time to manipulate the file in the digital darkroom.
A green filter is also generally used for landscape photography
because it lightens vegetation but doesn't darken the sky
as much as the red filter. Some people, including me, use it for
portraits, and I like the effect of Pentax's digital green
With the proper filter, such as Singh-Ray's (www.singh-ray.com)
I-Ray Infrared, I was able to capture near infrared images with the Pentax K100D.
The K10D appears to use a different imager or must have a built-in IR filter,
because the on-chip infrared response with the I-Ray produced a weak effect,
no matter the exposure. So digital IR fans, you're out of luck with the
I don't bracket with digital as much as I did with film but sometimes
it's just prudent to do so. The K10D makes it easy by providing a bracket
button that (for right-eyed shooters) falls under your left thumb. Pressing
the button gives you three settings, including off, a three-shot bracket, and
a five-shot bracket. After choosing Bracket mode, pressing and holding the shutter
release fires all three or five shots in sequence. You can also change the order
of exposures with the Custom Function, but I always use the traditional underexposed
to overexposed progression.
Long before the Smart car, BMW (note the logo) built this three-wheeled
Isetta minicar that helped save the company. This shot was made
at the Forney Transportation Museum in Denver with the smc P-DA
12-24mm f/4.0 lens in Aperture Priority mode. Exposure was 2 seconds
at f/11 at ISO 400. And no, noise was not an issue with this image.
Like the bracket button, the K10D is festooned with lots of manual control
levers, knobs, and buttons, my favorite being the bracket button and my unfavorite
being the twist-lock for opening the memory card door. The *ist D models had
a similarly horrible feature that thankfully disappeared on the K100D, but now
it's back on the K10D, adding what some designer must have thought was
a touch of pro panache to a camera that doesn't need it--the rest
of the camera already says that. There is a similar twist-lock camera battery
door on both the bottom of the camera and the D-BG2, but in these cases it's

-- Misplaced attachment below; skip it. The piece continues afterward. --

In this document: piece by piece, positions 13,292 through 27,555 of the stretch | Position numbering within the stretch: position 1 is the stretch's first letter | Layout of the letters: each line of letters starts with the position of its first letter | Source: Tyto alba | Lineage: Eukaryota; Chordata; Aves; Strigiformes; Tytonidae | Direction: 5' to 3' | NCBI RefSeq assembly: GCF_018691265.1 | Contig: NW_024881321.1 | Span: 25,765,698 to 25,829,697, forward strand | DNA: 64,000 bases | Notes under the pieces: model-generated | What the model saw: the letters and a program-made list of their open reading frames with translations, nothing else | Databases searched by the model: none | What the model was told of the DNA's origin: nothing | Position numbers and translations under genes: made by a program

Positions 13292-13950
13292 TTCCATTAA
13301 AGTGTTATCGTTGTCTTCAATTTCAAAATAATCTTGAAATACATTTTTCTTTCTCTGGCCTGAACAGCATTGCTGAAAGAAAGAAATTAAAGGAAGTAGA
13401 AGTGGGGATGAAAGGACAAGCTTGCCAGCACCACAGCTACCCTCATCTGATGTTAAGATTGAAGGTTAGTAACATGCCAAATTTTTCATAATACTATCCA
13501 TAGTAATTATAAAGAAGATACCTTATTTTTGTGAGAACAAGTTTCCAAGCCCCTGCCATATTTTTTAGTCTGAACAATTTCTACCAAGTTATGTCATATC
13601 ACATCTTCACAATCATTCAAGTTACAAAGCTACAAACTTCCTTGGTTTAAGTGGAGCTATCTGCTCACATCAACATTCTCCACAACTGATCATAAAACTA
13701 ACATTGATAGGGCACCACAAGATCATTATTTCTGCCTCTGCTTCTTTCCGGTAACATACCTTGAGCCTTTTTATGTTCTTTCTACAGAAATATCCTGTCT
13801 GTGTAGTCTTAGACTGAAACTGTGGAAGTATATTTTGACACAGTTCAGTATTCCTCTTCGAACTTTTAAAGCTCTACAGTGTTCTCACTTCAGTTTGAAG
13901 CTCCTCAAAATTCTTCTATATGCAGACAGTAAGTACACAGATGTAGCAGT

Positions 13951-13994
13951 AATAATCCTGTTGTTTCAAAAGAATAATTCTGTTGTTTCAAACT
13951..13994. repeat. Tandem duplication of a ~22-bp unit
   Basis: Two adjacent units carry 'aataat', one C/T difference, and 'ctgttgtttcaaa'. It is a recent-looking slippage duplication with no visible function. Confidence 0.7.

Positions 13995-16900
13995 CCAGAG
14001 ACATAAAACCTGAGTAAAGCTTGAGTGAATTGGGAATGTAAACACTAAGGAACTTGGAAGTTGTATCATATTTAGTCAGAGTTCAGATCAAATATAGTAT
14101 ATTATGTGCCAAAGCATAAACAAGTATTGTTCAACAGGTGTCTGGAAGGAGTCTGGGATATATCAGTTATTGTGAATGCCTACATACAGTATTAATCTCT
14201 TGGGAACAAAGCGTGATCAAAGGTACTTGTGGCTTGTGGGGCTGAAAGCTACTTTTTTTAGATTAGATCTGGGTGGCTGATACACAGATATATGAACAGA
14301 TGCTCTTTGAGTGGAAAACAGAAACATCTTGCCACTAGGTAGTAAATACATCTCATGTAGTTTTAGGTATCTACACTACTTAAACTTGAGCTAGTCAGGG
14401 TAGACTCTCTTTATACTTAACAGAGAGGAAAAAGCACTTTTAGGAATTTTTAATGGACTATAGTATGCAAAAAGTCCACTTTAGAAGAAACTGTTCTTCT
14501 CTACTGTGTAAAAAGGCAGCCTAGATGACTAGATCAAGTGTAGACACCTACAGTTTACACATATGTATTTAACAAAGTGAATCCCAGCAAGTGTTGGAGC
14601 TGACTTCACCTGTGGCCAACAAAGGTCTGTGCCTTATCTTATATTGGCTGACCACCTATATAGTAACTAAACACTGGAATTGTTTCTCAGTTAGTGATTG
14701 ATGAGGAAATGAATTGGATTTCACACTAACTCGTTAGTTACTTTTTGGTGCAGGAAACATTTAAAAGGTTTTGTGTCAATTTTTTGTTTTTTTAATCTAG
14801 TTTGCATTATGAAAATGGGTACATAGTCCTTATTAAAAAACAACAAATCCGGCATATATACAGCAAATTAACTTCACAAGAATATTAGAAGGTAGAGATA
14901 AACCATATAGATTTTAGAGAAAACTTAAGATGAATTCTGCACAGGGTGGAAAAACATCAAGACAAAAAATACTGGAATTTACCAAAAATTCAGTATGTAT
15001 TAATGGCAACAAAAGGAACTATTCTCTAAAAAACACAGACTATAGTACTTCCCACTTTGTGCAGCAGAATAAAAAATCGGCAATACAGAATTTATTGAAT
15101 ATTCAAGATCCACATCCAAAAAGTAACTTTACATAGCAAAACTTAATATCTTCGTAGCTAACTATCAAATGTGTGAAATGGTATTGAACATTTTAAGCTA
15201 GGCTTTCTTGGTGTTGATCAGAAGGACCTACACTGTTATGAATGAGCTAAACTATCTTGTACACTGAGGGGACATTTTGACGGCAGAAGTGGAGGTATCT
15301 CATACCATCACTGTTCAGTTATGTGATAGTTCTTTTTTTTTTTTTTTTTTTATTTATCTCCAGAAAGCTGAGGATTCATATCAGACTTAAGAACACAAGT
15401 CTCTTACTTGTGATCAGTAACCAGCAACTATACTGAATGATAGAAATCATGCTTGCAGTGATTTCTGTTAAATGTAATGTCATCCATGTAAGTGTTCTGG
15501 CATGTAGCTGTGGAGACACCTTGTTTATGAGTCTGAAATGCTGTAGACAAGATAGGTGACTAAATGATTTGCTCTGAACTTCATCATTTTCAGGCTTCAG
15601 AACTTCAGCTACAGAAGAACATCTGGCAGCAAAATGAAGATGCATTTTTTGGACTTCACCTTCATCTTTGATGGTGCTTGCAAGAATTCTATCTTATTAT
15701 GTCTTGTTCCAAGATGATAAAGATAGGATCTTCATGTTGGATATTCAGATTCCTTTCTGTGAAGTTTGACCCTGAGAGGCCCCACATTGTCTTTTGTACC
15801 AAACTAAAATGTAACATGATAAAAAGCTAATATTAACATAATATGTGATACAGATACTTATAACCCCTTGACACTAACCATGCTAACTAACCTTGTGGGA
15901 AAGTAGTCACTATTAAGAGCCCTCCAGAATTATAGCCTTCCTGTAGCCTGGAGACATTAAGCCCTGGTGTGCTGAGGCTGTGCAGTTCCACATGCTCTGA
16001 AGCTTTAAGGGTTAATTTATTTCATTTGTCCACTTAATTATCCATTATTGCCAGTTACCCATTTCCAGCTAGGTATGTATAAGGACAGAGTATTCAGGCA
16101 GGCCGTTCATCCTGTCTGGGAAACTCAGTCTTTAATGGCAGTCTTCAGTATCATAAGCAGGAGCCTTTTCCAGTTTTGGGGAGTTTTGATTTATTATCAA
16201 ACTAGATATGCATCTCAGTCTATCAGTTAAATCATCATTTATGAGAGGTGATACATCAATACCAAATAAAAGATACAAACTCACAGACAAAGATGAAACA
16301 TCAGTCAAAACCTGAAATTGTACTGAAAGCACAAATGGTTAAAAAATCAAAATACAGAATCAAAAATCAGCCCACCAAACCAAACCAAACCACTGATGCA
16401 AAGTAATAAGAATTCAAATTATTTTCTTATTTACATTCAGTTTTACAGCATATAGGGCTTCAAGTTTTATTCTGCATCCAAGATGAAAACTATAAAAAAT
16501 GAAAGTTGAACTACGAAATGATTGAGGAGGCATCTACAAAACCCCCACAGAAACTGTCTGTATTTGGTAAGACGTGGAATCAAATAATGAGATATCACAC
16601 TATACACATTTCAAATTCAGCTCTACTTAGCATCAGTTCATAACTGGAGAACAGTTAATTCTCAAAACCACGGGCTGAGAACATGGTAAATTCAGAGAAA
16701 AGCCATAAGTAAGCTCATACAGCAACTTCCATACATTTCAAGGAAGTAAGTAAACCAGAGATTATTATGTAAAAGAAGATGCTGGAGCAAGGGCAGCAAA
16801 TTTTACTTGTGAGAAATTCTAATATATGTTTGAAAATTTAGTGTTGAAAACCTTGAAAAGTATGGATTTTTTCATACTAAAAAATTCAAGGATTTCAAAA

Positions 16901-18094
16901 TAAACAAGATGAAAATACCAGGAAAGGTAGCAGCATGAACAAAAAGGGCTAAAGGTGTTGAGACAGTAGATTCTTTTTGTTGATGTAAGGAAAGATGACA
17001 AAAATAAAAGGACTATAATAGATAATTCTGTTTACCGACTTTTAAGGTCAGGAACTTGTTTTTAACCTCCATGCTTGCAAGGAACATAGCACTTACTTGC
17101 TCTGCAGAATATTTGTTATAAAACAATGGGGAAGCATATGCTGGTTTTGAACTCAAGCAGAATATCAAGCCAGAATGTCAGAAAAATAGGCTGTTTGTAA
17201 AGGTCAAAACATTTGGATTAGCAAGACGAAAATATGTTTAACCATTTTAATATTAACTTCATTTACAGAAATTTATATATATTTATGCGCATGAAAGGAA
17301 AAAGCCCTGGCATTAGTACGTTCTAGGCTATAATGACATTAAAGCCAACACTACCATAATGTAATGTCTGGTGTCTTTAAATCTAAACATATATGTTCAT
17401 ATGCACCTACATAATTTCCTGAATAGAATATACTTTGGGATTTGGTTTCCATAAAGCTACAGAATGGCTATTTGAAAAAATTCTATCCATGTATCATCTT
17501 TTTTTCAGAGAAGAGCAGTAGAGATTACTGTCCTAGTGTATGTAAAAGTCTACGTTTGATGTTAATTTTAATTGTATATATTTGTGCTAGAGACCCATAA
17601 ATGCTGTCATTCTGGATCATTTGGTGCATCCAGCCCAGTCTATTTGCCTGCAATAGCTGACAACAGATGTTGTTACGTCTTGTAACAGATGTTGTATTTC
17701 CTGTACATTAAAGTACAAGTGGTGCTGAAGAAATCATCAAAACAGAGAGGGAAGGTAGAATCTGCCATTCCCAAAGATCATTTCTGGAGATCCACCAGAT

a really good idea. Nobody wants the battery to fall out.
The Pentax K10D has the look and feel as well as performance of a much more
expensive camera. The optional D-BG2 Battery Grip costs $190 and when you purchase
the camera be sure to get one. It's indispensable. The K10D body costs
$899.95 or as a kit with the redoubtable DA 18-55mm lens $999.95. I know a bargain
when I see one.
This photograph was captured at 1/125 sec at f/18 at ISO 200.
Lens was one of my favorites for outdoor photography, the redoubtable
DA 18-55mm lens at 45mm.
As we were going to press, Pentax announced a firmware upgrade. Highlights of
Version 1.10 include the ability to let the built-in flash wirelessly control
external Pentax flashes. In Autofocus Select mode, you can program the AF button
to return to the center autofocus point. In Tv or Av mode, you can program the
second e-dial to adjust the ISO setting, which is a great idea. In any Exposure
mode (except Sv and TAv) you can change the ISO setting with the front e-dial
while pressing the OK button. There are a few more tweaks and the updates may
be more significant to some users than others, but applying the update is easy.
Download the file, copy it to a SD card, stick the card in the camera while
pressing the menu button, and "Bob's your uncle."
Weight: 25.0 oz
Price: $899.95 (body)
For more information, contact Pentax Imaging Company, 600 12th St., Ste. 300,
Golden, CO 80401; (800) 877-0155; www.pentaximaging.com.